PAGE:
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14 During early to mid-adolescence, a transition occurs from concrete operational thought to formal operational thought. Formal thought allows the adolescent to think abstractly and to problem-solve by considering hypothetical consequences of behaviors (Inhelder & Piaget, 1958; Muuss, 1996). Effects of Cognition on Sexual Decision-Making Delayed or absent cognitive maturity Cognitive maturity, or formal operational thought, is an important ability that can enable an adolescent to consider possible consequences of sexual behavior. For sexually active adolescents, the level of cognitive development is reflected in their decisions regarding partner selections and relationships and the use of protection from STIs and pregnancy. Recent research has determined that formal operations may develop much later in life than previously determined by Piaget. Brown (2000) reported that the ability to think in formal operations requires nurturance at the appropriate times or it will never fully develop. Only 50% of the late adolescent and adult population may actually attain the full stage of formal thinking (Baumrind, 1987; Brown, DiClemente, & Reynolds, 1991; Grant & Demetriou, 1988; Muuss, 1996; Sachs, 1987). Delay or lack of development of formal thought may contribute to greater sexual risk-taking behaviors. Even in adolescents who do achieve cognitive maturity, the ability is considered domain-specific and many areas of cognitive immaturity remain (Brown et al., 1991; Muuss, 1996; Turiel, 1989). Irwin (1989) proposed that inexperienced cognition may be responsible for adolescents failing to perceive negative consequences to sexual behaviors.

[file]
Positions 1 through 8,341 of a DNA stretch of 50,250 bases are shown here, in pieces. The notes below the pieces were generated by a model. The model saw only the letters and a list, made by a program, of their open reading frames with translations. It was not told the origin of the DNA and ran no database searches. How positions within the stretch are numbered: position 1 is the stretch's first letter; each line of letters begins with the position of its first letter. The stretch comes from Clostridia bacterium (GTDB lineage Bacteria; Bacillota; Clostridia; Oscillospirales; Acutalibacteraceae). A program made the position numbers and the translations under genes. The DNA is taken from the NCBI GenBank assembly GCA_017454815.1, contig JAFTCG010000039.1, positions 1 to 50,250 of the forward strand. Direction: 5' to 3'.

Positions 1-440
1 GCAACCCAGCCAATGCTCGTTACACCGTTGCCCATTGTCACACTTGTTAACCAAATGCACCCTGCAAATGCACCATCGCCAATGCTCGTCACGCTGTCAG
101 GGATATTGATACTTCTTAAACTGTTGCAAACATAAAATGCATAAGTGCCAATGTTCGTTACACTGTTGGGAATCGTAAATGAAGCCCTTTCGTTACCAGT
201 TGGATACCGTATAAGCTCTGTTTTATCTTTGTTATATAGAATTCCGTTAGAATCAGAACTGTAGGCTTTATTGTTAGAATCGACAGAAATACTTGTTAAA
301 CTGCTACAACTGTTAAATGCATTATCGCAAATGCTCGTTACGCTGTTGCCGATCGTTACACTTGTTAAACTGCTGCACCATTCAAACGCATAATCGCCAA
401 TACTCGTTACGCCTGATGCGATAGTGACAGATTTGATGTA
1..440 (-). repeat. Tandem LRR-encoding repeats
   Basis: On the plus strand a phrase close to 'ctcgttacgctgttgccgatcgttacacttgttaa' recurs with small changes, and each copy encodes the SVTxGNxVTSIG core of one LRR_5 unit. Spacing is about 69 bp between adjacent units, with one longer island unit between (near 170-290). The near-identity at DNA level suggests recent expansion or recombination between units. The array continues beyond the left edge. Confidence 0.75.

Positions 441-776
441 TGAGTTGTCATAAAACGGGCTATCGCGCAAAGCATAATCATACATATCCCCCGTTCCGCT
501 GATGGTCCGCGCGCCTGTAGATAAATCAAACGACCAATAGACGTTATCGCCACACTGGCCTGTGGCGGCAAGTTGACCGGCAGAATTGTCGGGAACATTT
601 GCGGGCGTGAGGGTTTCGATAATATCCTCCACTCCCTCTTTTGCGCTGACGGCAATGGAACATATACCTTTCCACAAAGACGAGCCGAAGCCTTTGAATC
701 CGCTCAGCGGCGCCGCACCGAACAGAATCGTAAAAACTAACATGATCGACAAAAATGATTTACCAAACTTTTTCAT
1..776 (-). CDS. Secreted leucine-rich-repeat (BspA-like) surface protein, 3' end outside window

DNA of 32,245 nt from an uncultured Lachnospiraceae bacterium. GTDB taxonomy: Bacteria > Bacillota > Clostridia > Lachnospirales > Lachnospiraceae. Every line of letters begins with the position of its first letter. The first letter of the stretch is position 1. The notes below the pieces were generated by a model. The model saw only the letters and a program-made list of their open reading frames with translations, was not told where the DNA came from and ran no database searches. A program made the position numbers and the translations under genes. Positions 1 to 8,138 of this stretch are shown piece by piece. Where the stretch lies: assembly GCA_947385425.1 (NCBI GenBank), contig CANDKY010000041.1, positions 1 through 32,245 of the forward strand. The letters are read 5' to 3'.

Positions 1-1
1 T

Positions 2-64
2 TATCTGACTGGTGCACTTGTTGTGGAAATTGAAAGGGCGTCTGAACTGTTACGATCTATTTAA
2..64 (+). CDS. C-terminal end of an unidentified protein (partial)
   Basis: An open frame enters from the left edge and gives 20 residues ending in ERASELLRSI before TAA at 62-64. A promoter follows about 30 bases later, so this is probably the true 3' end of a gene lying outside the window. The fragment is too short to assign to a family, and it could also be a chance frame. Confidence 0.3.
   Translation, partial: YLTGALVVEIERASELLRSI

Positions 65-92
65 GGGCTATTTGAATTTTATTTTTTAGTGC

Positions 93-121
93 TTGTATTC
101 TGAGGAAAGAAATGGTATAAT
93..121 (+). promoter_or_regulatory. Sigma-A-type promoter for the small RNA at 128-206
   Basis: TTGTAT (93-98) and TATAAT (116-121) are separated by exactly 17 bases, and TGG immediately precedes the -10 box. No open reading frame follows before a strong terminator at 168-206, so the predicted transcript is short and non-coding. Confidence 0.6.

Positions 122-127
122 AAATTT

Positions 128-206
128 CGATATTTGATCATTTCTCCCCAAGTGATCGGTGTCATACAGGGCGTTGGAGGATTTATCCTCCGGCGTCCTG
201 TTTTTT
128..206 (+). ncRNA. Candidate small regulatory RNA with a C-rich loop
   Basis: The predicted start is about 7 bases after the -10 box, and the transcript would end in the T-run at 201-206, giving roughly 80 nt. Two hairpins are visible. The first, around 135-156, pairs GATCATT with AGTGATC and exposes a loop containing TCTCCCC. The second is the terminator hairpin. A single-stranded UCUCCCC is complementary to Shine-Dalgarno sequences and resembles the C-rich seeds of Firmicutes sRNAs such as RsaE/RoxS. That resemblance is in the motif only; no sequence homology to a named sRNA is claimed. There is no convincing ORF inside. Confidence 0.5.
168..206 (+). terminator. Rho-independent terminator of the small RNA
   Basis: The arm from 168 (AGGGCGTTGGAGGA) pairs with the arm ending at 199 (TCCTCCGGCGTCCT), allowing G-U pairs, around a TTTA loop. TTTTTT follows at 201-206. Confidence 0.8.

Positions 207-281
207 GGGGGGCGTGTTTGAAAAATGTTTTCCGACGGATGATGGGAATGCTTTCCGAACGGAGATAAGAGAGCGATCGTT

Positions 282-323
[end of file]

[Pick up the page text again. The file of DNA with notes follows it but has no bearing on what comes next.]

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15 The personal fable or perceived invulnerability to risk Elkind’s construct of the personal fable (as cited in Steinberg, 2002) has long been used to explain the excessive risk-taking behaviors of adolescents. The personal fable may be expressed as “it can’t happen to me.” Elkind proposed that adolescents believe they are unique, indestructible, and invulnerable to risk (Steinberg, 2002). Therefore natural laws that apply to others do not apply to them (Quadrel, Fischoff, & Davis, 1993). The personal fable is no longer accepted as a uniquely adolescent construct, although some researchers feel that this aspect of egocentrism peaks in adolescence (Steinberg, 2002). Research on risk perception in adults (Cohn, Macfarlane, Yanez, & Imai, 1995; Weinstein, 1982, 1984; Weinstein & Lachendro, 1982) shows that adults also are optimistically biased, and think their own chances of experiencing health and safety problems are less than the chances of their peers. Unrealistic optimism is conceptually equivalent to perceived invulnerability (Whaley, 2000). Some studies show a relationship between increased perceived susceptibility to HIV and safe sex, but other studies have failed to document a behavior change even when there is a perceived risk (Moore & Rosenthal, 1991; Whaley, 2000). Furby and Beyth-Marom (1992) proposed that unconscious thought components may contradict a conscious thought. For example, an adolescent girl may admit she is vulnerable to STIs if she has unprotected sex, but she may still unconsciously feel that “it can’t happen to me.” “Hot” cognition Individuals often make decisions about sexual behaviors when they are physically and emotionally aroused or in the heat of the moment, a term called “hot” cognition (Kipke, 1999). In these situations, adolescents (and adults) are far less likely to exercise their capacity for abstract, formal reasoning (Eyre, Read, & Millstein, 1997; Irwin, Igra,